In its second argument, the petitioner contends that the award must be reversed because the respondent failed to present any evidence concerning the factors enumerated in section 8-60-114(7), C.R.S.1973. Reliance is placed upon our decision in Colorado Fuel and Iron Corp. v. Industrial Commission, supra, wherein we declared:

"It is the express mandate of the statute that the commission take `into consideration not only the manifest weight of the evidence, but the general physical condition and mental training, ability, former employment and education of the injured employee.' The sense of our decisions is that the degree of disability cannot be measured by physical condition alone, but the injured man's age, his industrial history, his mentality, his education, and the availability of that type of work which he can do must be taken into consideration.. . ."

The petitioner argues that the commission could not have considered the enumerated factors, since the respondent failed to present any evidence as to his mental training, ability, or education. Absent such evidence, the petitioner contends that the respondent failed to satisfy his burden of proof.

The petitioner misinterprets our earlier decisions and misconstrues the statute. Section 8-60-114(7), C.R.S.1973, does not establish the elements of a compensable disability claim. The statute sets forth certain factors which the commission must consider if evidence as to those factors is presented. The statutory factors are not exclusive, but are merely illustrative of the types of evidence which are relevant to the issues before the commission.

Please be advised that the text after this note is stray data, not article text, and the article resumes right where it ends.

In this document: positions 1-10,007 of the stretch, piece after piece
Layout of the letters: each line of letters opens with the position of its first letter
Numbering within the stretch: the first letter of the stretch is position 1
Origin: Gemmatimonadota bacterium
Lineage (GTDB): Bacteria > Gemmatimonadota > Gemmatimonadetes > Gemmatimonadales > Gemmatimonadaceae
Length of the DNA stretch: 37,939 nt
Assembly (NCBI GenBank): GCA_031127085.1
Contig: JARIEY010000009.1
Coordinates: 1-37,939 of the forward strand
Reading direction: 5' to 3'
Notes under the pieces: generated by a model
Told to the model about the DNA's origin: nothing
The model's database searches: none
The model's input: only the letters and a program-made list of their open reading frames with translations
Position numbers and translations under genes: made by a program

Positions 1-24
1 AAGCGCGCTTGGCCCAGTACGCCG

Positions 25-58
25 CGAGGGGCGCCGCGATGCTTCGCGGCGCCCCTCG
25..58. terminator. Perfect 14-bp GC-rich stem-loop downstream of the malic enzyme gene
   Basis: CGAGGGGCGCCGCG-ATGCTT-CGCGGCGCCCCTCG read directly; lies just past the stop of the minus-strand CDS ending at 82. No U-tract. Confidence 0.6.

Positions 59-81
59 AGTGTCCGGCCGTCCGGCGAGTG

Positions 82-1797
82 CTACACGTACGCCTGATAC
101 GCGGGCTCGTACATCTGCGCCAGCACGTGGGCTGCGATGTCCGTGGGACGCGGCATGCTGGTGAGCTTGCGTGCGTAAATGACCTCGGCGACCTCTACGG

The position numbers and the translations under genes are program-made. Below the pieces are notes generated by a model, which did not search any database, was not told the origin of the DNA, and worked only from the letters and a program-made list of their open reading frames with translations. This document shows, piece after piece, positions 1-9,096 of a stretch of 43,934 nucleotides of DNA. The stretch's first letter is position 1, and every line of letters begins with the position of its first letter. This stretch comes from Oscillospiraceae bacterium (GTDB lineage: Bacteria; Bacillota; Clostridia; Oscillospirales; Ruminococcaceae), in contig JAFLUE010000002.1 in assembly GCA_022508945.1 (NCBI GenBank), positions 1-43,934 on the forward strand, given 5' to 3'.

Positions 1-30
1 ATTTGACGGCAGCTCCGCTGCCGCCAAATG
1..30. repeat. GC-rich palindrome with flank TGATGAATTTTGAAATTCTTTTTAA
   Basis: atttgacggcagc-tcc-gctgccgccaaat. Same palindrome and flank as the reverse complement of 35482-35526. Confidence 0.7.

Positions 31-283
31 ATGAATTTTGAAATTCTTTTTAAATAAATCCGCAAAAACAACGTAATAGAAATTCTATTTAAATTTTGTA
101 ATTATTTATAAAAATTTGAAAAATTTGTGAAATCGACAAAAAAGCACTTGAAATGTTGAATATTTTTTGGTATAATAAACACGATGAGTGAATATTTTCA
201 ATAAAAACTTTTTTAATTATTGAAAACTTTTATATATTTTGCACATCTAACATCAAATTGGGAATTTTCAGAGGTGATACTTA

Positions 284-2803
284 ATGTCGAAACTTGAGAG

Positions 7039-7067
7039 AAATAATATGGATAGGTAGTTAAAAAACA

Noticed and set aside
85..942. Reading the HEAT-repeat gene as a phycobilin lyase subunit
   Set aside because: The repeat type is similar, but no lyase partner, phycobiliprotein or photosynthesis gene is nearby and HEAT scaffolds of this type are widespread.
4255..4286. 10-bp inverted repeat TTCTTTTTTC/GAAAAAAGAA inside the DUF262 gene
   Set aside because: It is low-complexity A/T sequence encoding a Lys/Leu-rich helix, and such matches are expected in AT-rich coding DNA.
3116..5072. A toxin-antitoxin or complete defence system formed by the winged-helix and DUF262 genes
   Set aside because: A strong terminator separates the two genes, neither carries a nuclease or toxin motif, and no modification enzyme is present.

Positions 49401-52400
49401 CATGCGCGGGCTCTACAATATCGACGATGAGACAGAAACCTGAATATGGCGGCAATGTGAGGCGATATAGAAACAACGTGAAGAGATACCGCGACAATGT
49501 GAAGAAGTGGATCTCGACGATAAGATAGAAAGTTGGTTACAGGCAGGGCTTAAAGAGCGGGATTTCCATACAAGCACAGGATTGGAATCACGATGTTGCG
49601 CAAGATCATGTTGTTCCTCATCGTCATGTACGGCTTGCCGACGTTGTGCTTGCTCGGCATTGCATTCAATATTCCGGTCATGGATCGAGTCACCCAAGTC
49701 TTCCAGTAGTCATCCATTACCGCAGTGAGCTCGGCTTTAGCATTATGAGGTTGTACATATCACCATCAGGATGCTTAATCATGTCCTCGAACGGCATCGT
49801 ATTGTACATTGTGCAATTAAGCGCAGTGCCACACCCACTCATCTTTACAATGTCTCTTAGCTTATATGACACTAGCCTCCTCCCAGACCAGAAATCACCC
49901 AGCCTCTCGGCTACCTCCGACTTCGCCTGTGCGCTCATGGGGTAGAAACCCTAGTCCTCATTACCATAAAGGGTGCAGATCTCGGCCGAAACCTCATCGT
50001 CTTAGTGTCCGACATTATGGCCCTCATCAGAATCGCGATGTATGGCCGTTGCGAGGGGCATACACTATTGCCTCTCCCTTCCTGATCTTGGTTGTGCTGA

In a given case, the commission may conclude that insufficient evidence exists from which it can determine the existence or the extent of an alleged disability. In such case, the commission must dismiss the claim because of the insufficiency of the evidence. It is important to note, however, that lack of evidence as to any of the statutory factors does not automatically mandate the dismissal of an employee's claim. If the commission can reasonably conclude from the evidence that the claimant has suffered a compensable disability and can also reasonably determine the extent of that disability, as it did in the case at bar, an award is justified and will be upheld on appeal.

Our construction of the statute in this case is closely tied to the burden of proof in disability compensation cases. It is well established that the burden of proof rests upon the claimant to establish that he has suffered a compensable disability within the meaning of the statute. Breit v. Industrial Commission, 160 Colo. 205, 415 P.2d 858 (1966); Denver Symphony Association v. Industrial Commission, 34 Colo.App. 343, 526 P.2d 685 (1974). The evidence presented by the claimant must be sufficient to establish the existence of the disability and also permit the commission to reasonably determine the extent of the disability. The employer, nonetheless, is entitled to present evidence, including evidence concerning the statutorily enumerated factors, in an effort to rebut the claimant's evidence or to establish that the claim lacks merit. When such evidence is submitted, the statute mandates that the commission consider it in the exercise of its judgment in determining the case.